Learning Transfer at International Conference & ExpositionOur favorite training cartoon of all time is the two learning leaders at the blackboard. On the left side of the board they have written “Course.” On the right side: “Results.” The arrow in the middle is labeled “And then a miracle happens.”

The one leader is saying to the other, “I think you need to be a little more explicit here in step two.”

It may be funny as a cartoon, but it is a serious problem in training and development. Far too many training departments “need to be more explicit in step two.” Instead of hoping that by some miracle the investment in training will produce results, training professionals need to take more responsibility for influencing the transfer climate. Our future depends on it; the transfer climate can make or break the success of any training program.


We became interested in the problem of learning transfer twelve years ago. Initially, we thought the solution was simple: Just remind learners periodically after training of the need to revisit, reflect on, and apply what they had learned. That certainly helped. But it worked much better for some programs than for others. Why?

What we discovered is that the root causes of the success or failure of training transfer go all the way back to the initial request for training. This influences every subsequent step in the process of designing, delivering, supporting, and ultimately, evaluating the training.

Six disciplines (the 6Ds®) are essential to improve the results, and thus the ROI, of training:

  • Ensuring that the business needs that the training is meant to address are fully and clearly understood.
  • Designing the learner’s complete experience. That is, don’t stop with the training event; the ultimate  results depend as much or more on the learner’s experience before and after the training.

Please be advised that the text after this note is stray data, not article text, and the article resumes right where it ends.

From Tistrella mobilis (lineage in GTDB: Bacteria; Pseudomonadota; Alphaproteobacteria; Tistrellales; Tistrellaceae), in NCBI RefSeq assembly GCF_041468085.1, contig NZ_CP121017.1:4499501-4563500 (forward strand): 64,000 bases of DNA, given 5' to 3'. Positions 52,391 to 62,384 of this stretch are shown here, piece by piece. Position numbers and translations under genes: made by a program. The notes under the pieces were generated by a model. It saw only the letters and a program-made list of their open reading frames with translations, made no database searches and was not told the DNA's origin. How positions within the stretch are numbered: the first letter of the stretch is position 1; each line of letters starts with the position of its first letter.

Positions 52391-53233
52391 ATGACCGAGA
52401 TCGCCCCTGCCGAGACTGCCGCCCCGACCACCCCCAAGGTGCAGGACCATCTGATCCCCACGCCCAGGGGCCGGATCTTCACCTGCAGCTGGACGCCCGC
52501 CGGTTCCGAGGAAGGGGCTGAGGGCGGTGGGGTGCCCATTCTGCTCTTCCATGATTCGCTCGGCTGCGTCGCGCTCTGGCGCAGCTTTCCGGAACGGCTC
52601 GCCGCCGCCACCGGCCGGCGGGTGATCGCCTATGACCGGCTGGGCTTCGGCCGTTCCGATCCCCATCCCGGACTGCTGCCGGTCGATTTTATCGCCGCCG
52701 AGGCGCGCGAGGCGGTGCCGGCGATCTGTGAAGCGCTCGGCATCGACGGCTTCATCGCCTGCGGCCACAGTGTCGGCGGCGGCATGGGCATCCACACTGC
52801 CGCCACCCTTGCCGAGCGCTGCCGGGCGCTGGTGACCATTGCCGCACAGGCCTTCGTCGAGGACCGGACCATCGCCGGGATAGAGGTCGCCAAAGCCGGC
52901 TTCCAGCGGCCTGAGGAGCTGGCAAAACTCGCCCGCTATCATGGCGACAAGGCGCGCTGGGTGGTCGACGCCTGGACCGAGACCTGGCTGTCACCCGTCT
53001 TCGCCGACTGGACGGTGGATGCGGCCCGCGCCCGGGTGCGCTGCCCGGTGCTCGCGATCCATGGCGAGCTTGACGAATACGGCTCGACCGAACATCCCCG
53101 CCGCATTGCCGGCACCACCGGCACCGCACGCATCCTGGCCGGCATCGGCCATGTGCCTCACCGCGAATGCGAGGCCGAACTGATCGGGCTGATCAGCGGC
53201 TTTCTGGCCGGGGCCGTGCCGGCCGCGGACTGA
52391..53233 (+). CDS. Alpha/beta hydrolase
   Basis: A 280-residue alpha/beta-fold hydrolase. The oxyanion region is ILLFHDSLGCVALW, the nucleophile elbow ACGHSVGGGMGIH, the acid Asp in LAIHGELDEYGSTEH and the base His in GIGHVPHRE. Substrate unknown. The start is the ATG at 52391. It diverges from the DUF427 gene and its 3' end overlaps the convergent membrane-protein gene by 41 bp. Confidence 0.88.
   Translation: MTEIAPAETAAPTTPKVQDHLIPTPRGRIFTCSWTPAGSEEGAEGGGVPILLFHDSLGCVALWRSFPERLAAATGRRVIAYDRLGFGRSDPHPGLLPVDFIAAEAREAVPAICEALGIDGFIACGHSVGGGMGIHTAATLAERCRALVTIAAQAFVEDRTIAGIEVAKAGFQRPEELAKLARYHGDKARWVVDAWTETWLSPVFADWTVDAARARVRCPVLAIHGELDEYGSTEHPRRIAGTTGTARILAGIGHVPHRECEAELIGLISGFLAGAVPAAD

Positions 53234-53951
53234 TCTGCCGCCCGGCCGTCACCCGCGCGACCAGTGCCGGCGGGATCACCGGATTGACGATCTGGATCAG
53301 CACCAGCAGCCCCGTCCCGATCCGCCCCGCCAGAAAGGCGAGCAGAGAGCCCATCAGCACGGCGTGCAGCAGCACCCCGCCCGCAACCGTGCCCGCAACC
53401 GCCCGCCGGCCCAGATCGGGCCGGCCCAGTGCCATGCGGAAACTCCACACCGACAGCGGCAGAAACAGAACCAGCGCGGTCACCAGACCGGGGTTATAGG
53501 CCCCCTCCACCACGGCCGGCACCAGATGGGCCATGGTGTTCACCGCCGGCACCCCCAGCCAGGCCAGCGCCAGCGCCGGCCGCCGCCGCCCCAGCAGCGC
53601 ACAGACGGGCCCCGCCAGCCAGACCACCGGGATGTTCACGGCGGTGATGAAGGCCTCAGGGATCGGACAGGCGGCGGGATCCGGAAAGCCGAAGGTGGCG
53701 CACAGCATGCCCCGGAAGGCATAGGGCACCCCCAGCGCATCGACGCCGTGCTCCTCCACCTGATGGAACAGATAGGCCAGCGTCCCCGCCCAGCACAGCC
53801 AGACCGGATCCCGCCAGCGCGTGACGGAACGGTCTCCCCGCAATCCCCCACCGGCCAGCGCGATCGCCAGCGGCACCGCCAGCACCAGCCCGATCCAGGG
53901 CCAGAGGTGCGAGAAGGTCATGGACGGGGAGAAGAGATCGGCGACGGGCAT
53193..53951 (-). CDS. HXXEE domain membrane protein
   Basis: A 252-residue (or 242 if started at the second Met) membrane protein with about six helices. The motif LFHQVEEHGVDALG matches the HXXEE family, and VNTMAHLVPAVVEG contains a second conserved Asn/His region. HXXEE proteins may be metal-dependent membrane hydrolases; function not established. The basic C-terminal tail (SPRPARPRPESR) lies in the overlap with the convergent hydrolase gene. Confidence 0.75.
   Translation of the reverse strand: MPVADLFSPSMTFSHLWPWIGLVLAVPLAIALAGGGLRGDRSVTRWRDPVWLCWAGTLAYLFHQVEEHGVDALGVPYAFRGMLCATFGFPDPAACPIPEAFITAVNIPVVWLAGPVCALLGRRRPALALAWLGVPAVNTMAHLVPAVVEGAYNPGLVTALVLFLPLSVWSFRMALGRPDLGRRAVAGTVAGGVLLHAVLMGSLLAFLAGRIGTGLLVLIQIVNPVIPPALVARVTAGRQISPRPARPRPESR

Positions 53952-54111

• Delivering the training in ways that enhance the learner’s ability to apply the training. That means paying attention to the findings of learning research and, in general, delivering a lot less content and a lot more opportunities for practice and feedback.
  • Driving learning transfer by developing strategies, systems, and structures that keep learning top of mind and hold learners accountable for making use of what they learned.
  • Developing and deploying performance support as an integral part of the training. This might include job aids, online support, help desks, or any other means of support that will help ensure success when learners try new approaches for the first time.
  • Evaluating the outcomes in ways that are relevant, credible, and compelling; that not only show that the program is achieving the desired results, but also provide insights to support continuous improvement.

These six disciplines have proven to be a powerful—and much more predictable—alternative to hoping for a miracle to produce results. They have added real and demonstrable value to training initiatives large and small in companies around the world.

Want to learn more about how to increase learning transfer, reduce training scrap, and improve business impact?  Attend the pre-ICE 2013 Learning Transfer Certificate Program, May 17-18, 2013.